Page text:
The interdisciplinary research consortium “Mechanisms, functions and evolution of Wnt-signaling pathways”, which consists of eleven teams of scientists from Heidelberg and Karlsruhe, was granted funding worth €2.7 million by the German Research Foundation (DFG) for a period of three years. Launched in late 2008 the project involves researchers from Heidelberg University, the Heidelberg University Hospital, the German Cancer Research Center (DKFZ), the European Molecular Biology Laboratory (EMBL) in Heidelberg and the Karlsruhe Institute of Technology (KIT). The research consortium looks into a special family of secreted signals, the Wtn-proteins, which govern central processes in embryonic development, cell differentiation and organ formation, both in humans and animals.
The molecular mechanisms that involve Wnt proteins developed very early in evolution and have continued to play a crucial role ever since. As universal growth factors Wnt-proteins regulate the development of heart, kidney and nervous tissue and regulate the formation of the dorsoventral body axis in animal embryos. Errors in the signaling network can result in severe diseases such as spina bifida in infants or colorectal cancer in adults.
“Using different animal and organ models, we aim to decipher the mechanisms of Wnt-proteins. Furthermore, we hope to gain insights into how the Wnt signaling pathways have developed throughout evolution and how they govern the development, growth and wound-healing processes in humans and animals at molecular level,” explains the group speaker Prof. Herbert Steinbeisser from the Institute of Human Genetics at the Heidelberg University Hospital. “We will include teams with new projects and experimental model systems to foster our consortium during the second funding period.”
At Heidelberg University the research group of Prof. Thomas Holstein works on the function of Wnt-signaling pathways in freshwater polyps. Research is conducted at the Department of Molecular Evolution and Genomics at the Centre for Organismal Studies (COS). At the Developmental Genetics Section of the Institute of Human Genetics the working group of Prof. Steinbeisser focuses on the function and regulation of the Wnt-signaling network in embryos of the Xenopus laevis. The team of Prof. Stefan Hardt of the Department of Cardiology at the Heidelberg University Hospital analyzes the role of Wnt-signaling pathways in the function of the heart muscle. Prof. Michael Boutros of the Medical Faculty Mannheim and the DKFZ works on the regulation of the secretion of Wnt-proteins in Drosophila. The project of Prof. Christof Niehrs (DKFZ and Institute of Molecular Biology IMB at the University of Mainz) deals with the localization of Wnt-receptors in Xenopus embryo cells, while Dr. Gary Davidson at the KIT focuses on signal transduction. Prof. Doris Wedlich and associate professor Dr. Dietmar Gradl of KIT contribute analyses on cell migration and gene regulation in amphibian embryos. Three additional groups led by Dr. Alexander Aulehla (EMBL), Dr. Matthias Carl (Medical Faculty Mannheim) and Dr. Steffen Schopp (KIT) have recently been associated. They all look into the temporal and spatial resolution of Wnt-signals in mice as well as medaka and zebra fish.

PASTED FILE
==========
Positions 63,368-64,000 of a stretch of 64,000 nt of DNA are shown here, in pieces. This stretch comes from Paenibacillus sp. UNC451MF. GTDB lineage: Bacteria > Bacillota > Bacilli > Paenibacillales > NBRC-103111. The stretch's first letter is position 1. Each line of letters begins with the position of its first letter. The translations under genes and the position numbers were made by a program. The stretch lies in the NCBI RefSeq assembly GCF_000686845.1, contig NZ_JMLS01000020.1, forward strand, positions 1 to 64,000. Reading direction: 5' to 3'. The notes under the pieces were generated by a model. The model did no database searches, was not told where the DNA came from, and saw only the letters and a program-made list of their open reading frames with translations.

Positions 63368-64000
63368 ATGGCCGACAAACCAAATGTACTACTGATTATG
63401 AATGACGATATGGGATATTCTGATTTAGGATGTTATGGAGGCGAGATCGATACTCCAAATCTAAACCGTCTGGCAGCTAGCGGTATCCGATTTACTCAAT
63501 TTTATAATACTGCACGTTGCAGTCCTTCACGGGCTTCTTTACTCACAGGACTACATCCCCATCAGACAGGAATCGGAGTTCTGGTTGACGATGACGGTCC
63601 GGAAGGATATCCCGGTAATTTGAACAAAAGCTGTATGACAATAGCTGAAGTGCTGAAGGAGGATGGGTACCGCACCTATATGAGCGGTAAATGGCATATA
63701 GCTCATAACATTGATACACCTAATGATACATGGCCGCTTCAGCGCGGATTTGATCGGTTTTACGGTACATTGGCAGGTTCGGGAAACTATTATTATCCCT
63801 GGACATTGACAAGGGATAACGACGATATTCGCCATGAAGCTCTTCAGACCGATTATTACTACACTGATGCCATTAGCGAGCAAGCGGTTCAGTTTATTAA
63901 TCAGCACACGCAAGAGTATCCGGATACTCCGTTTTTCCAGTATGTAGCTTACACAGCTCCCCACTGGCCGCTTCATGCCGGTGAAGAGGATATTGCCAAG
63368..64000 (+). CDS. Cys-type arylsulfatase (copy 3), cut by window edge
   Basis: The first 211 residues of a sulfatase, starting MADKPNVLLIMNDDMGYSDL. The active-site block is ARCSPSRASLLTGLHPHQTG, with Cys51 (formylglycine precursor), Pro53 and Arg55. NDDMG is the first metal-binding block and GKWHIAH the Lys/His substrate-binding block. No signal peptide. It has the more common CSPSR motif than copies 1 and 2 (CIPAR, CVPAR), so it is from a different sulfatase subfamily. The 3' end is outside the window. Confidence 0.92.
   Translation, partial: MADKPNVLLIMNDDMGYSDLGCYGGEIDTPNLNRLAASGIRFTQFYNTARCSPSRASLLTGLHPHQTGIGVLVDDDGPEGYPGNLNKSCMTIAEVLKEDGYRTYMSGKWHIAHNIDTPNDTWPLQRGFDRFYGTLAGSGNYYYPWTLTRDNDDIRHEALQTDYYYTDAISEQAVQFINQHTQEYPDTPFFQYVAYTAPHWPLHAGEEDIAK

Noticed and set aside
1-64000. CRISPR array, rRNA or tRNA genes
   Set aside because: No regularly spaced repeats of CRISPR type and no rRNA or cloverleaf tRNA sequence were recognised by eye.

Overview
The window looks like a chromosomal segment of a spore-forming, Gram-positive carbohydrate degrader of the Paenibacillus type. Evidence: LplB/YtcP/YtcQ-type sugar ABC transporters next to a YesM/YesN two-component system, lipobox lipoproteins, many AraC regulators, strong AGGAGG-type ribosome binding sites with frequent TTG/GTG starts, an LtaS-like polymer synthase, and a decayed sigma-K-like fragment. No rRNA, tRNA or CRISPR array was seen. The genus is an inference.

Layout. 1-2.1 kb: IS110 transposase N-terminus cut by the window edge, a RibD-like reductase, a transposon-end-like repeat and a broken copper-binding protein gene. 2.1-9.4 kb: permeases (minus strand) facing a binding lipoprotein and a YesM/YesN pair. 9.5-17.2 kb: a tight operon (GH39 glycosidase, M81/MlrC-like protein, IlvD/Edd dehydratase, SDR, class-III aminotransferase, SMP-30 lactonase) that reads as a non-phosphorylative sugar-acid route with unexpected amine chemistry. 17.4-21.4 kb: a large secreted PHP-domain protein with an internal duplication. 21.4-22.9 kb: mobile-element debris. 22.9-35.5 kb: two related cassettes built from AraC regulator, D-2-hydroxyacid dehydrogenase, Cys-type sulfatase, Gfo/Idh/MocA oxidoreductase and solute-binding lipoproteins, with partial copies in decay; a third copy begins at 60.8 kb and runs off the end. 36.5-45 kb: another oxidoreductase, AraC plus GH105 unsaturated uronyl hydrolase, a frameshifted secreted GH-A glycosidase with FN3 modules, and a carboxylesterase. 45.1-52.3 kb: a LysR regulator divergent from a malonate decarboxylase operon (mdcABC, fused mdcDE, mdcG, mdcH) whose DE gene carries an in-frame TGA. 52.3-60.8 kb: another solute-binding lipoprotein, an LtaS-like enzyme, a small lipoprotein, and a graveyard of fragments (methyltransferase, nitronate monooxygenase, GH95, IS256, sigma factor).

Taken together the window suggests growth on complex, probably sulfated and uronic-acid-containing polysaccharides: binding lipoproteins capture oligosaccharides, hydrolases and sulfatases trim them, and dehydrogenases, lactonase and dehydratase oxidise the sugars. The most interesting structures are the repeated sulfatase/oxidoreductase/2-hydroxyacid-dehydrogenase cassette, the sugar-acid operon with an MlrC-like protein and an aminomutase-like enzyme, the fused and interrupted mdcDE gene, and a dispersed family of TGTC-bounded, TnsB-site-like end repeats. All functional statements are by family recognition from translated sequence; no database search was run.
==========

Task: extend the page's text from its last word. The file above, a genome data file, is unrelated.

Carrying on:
Find further information
Prof. Herbert Steinbeisser
Heidelberg University Hospital
Institut of Human Genetics
phone (06221) 56-5050
herbert.steinbeisser [ aT ] med.uni-heidelberg.de